A new focus report, produced by Oxford Business Group (OBG), highlights the opportunities for investors to contribute to the development of Nigeria’s health sector by bridging funding shortfalls for planned infrastructure projects and supporting other segments with high growth potential.
Titled “Nigeria Health”, the report provides in-depth analysis of both the health sector and pharmaceutical industry in an easy-to-navigate and accessible format that includes key data and infographics. It also includes an interview with Mojisola Adeyeye, Director General, National Agency for Food and Drug Administration and Control, and contains in-depth case studies and viewpoints from key industry players, such as Fidson, Codix, GSK, Merck and Bayer.
The report explores the key role that public-private partnerships (PPPs) are expected to play in bringing a range of health care projects to fruition and helping Nigeria to achieve its ambitious goals for the sector, which include increasing the number of hospital beds to nearer the global average bed-to-population ratio of 2.7 per 1000 people.
It also considers the potential Nigeria has to boost local production capacity for consumable items, such as syringes, bandages and dressings, needles and catheters, and, in turn, reduce its import bill.
The opportunities emerging in medical technology are another focus. In this section, OBG provides in-depth coverage of the digital solutions disrupting health provision worldwide, which include extending care to underserved areas and facilitating remote diagnosis and treatments.
The report shines a spotlight on Nigeria’s pharmaceutical industry, tracking the growth stories of key companies with a presence in the country and featuring contributions from high-profile industry representatives.
With Nigeria’s reliance on China and India for pharmaceuticals evident at the start of the Covid-19 pandemic, OBG considers the scope for increasing local production capacity. It also notes the part that Nigeria’s Five Plus Five-Year Validity policy is expected to play in increasing partnerships between multinational pharmaceutical firms and local manufacturers.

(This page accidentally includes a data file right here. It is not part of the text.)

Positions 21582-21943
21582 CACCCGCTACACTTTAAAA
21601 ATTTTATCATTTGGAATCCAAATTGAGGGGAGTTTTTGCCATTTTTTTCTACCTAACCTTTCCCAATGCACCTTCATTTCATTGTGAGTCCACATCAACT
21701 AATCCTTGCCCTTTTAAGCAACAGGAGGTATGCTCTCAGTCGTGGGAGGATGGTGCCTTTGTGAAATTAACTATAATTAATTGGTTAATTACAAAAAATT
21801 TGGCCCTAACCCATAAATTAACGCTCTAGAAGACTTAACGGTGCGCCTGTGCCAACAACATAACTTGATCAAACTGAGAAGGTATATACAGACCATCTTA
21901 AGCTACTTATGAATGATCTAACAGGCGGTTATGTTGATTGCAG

In addition, the report examines the topical issue of counterfeit drugs, looking in detail at Nigeria’s efforts to address this and related challenges through monitoring and enforcement solutions.
Karine Loehman, OBG’s Managing Director for Africa, said that while Nigeria’s health sector continues to feel the knock-on effects of the Covid-19 pandemic and other, pre-existing challenges, the government had made notable progress in meeting key health indicators in recent years, while a successful PPP model bodes well for investors eyeing opportunities in infrastructure and other segments showing potential.
“Nigeria’s expanding population and underlying fundamentals make it an attractive proposition for the international investment community,” Loehman said. “With the pandemic having created new opportunities for expansion and innovation, and public funds limited, our report points to a health sector ripe for development, offering opportunities that range from capital projects to the provision of high-quality medical services at new and existing facilities.”
The report on Nigeria’s health sector forms part of a series of tailored studies that OBG is currently producing, which includes ESG Intelligence and Future Readiness reports, and other highly relevant, go-to research tools, such as country-specific Growth and Recovery Outlook articles and interviews.
Lagos Remains Top Destination for Investment Despite Drop in Capital Importation
Despite an overall 28.09 percent decrease in Capital Investment in Nigeria, Lagos State remains the number one destination for investments in Nigeria in the first quarter (Q1), 2022.
In the quarter under review, capital investment into Lagos state stood at $1,119.44m, representing 71.16 percent of total capital investment into the country in Q1 2022.
According to the report obtained by Investors King from the National Bureau of Statistics (NBS), the total value of capital importation into Nigeria in Q1 2022 stood at $1,573.14m from $2,187.63m in the preceding quarter, showing a decrease of 28.09 percent.
On a yearly basis, the capital importation decreased by 17.46 percent from $1,905.89m.
The report showed that the most significant amount of capital importation by type was received through Portfolio Investment, which accounted for 60.87 percent ($957.58m).
This was followed by Other Investment with 29.28 percent (US$460.59m), and Foreign Direct Investment (FDI) accounted for 9.85 percent ($154.97m) of total capital imported in Q1 2022.
Breaking down the number into sectors, capital importation into banking was the highest at $818.84 million in the first quarter, amounting to 52.05 percent of total capital imported.
Capital imported into the production sector came second at US$223.67 million (14.22 percent). The finance sector followed with $199.37m (12.67 percent).
Capital importation by country of origin shows that the United Kingdom ranked top as the source of capital imported into Nigeria in Q1 of 2022 with a value of $1.021.21m, accounting for 64.92 percent.
This was followed by the Republic of South Africa and the United States of America, valued at $117.50m (7.47 percent) and $82.07m (5.22 percent), respectively.
In terms of Destination of Investment, the Federal Capital Territory, Abuja, comes second after Lagos with a value of $446.81m, representing 28.40 percent.
Standard Chartered Bank of Nigeria imported the most fund at $543.20m (34.53 percent) while Citi Bank Nigeria Limited with $439.03m (27.91 percent) and Stanbic IBTC Bank Plc came third with $251.52 (15.99 percent).